Is hospice use alone a good indicator of quality of end-of-life care?
Hospice use is commonly accepted as an indicator of quality of end-of-life care, however, when researchers in the U.S. studied variations in patterns of hospice use between states, they found troubling trends. They discuss the variations in the timing and duration of hospice enrollment and their implications in an article published inJournal of Palliative Medicine, a peer-reviewed journal fromMary Ann Liebert, Inc., publishers. The article is available free on theJournal of Palliative Medicinewebsite until September 20, 2015.
In "Geographic Variation of Hospice Use Patterns at the End of Life", Shi-Yi Wang, MD, PhD, Yale University School of Public Health (New Haven, CT), and coauthors from Yale Cancer Center, Yale University School of Medicine, Mount Sinai School of Medicine (New York, NY), James J. Peters VA Medical Center (Bronx, NY), and John D. Thompson Hospice Institute for Education, Training and Research, Inc. (Branford, CT), performed a retrospective analysis of Medicare patients who used hospice services during the last 6 months of their lives.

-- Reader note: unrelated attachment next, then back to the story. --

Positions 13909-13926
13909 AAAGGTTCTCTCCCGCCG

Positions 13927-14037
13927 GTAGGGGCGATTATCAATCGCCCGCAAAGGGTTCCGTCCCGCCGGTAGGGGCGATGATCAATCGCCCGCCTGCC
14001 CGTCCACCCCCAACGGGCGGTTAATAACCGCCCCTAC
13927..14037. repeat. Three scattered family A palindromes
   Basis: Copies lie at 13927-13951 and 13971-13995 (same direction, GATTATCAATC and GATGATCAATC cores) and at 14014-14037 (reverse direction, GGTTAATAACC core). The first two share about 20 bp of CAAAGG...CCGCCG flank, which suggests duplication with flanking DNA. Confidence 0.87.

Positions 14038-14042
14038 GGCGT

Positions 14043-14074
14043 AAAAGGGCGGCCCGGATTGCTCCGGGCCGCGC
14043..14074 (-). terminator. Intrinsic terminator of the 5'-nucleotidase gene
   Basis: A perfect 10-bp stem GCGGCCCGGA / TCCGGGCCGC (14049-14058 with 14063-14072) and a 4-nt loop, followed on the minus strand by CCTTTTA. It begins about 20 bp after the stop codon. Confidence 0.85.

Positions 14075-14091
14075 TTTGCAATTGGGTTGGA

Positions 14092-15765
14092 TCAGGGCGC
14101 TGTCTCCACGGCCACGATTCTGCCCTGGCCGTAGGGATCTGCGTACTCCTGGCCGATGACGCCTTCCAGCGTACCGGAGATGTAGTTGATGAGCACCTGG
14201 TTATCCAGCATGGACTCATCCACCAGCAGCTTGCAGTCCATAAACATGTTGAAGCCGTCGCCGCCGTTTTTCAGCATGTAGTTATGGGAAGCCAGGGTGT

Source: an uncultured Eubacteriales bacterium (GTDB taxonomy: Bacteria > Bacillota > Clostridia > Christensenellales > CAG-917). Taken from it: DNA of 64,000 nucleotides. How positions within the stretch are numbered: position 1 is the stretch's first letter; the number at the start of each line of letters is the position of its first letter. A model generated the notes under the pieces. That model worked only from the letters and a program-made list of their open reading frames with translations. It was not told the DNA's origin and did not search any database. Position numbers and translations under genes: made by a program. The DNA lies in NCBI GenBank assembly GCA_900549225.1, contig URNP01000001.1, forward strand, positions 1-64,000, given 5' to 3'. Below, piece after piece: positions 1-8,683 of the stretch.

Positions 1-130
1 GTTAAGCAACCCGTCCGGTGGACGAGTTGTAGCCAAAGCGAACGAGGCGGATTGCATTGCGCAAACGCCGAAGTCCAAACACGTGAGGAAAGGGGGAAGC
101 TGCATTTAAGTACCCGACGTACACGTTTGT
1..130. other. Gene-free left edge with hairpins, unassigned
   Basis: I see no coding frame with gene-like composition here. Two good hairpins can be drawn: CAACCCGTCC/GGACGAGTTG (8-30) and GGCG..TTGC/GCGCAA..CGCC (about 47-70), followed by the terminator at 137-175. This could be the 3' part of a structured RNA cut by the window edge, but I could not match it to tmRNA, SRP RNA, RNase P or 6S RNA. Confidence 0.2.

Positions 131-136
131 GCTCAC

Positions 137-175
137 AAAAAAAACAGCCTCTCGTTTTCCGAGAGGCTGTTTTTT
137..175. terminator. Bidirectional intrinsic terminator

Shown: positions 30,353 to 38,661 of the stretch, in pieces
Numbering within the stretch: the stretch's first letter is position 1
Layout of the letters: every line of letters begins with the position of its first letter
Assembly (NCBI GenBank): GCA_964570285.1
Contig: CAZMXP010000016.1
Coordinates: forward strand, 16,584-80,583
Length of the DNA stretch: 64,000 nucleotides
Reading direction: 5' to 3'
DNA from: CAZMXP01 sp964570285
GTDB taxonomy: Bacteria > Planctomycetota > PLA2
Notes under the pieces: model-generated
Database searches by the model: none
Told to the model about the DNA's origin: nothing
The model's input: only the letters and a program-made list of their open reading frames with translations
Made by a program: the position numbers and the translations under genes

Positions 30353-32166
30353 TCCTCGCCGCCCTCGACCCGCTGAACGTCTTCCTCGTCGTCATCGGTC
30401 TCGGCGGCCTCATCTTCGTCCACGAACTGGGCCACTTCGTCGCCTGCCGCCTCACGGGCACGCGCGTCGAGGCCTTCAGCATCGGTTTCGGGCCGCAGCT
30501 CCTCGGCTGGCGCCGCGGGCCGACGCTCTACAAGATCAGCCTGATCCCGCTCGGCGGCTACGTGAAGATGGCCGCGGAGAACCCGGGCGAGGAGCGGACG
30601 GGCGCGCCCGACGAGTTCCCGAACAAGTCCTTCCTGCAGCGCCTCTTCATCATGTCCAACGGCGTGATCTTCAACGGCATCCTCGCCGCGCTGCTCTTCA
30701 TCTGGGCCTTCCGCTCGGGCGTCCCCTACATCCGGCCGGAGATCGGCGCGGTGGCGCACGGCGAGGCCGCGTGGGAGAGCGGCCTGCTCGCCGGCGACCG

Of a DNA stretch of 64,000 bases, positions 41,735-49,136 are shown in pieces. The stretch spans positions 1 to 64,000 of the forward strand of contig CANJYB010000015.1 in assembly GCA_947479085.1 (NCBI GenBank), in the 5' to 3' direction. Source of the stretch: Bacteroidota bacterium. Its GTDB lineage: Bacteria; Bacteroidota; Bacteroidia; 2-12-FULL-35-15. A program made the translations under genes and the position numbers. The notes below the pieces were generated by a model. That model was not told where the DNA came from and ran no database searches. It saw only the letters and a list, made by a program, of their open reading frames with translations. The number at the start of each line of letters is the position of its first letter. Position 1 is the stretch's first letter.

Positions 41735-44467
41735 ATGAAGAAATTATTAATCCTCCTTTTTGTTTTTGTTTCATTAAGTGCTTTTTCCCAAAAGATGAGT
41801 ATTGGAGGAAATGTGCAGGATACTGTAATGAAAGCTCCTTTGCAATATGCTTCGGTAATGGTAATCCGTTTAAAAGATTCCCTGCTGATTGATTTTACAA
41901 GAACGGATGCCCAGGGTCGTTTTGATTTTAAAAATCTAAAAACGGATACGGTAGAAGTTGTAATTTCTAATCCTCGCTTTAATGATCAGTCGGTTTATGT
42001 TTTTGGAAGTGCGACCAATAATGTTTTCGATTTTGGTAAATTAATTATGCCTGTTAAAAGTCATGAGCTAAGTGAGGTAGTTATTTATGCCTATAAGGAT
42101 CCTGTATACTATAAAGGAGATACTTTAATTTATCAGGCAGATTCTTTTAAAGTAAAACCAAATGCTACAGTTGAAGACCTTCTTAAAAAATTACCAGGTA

The researchers compared hospice use data on a state-by-state basis and identified important differences between states in the percentages of very short or very long hospice stays (reflecting late or early enrollment) and of patients leaving hospice before their deaths. Looking at overall, nationwide, hospice use alone as an indicator of quality of end-of-life care could mask issues that require attention.
"Hospice care should be the completion of good care," says Charles F. von Gunten, MD, PhD, Editor-in-Chief of Journal of Palliative Medicine and Clinical Professor of Medicine, Ohio University. "However, as illustrated in this important work, how you use the hospice, analogous to how you take a medicine, is also important. You wouldn't expect benefit from just getting the prescription but not using it appropriately--the same is true for hospice care."